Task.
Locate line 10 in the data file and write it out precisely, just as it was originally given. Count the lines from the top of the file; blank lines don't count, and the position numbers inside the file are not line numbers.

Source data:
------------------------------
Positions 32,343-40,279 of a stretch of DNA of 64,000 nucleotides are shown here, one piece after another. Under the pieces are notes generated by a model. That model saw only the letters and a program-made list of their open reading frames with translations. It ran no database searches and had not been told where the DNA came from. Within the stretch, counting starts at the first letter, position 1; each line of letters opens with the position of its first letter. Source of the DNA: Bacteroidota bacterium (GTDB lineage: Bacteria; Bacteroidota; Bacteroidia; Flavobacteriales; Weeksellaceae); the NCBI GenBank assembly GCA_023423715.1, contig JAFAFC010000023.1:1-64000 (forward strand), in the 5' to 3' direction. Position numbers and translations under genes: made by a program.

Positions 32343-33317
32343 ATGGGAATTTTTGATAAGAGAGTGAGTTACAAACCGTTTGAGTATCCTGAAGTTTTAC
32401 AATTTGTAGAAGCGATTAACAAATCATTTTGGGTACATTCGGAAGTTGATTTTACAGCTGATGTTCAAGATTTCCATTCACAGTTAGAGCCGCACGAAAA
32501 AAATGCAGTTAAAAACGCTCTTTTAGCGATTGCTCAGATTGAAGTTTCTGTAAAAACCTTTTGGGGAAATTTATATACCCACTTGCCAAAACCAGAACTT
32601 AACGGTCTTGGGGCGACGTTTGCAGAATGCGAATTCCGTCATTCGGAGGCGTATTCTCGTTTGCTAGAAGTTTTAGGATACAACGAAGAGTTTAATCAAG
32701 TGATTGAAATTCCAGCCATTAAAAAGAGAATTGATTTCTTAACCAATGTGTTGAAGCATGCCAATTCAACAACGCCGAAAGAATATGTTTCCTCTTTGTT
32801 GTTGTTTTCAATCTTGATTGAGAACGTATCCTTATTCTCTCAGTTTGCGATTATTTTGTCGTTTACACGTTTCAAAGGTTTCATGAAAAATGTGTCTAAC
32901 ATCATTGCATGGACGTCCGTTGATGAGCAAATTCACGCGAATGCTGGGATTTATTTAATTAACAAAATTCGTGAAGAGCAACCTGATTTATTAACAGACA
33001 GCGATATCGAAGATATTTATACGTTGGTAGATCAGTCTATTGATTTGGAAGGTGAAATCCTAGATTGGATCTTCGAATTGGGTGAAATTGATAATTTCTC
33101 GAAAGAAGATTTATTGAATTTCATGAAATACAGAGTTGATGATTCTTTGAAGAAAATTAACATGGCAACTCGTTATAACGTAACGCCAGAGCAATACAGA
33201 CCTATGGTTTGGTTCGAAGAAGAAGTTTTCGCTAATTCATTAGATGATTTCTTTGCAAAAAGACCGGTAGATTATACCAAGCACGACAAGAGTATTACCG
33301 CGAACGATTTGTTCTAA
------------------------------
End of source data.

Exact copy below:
33001 GCGATATCGAAGATATTTATACGTTGGTAGATCAGTCTATTGATTTGGAAGGTGAAATCCTAGATTGGATCTTCGAATTGGGTGAAATTGATAATTTCTC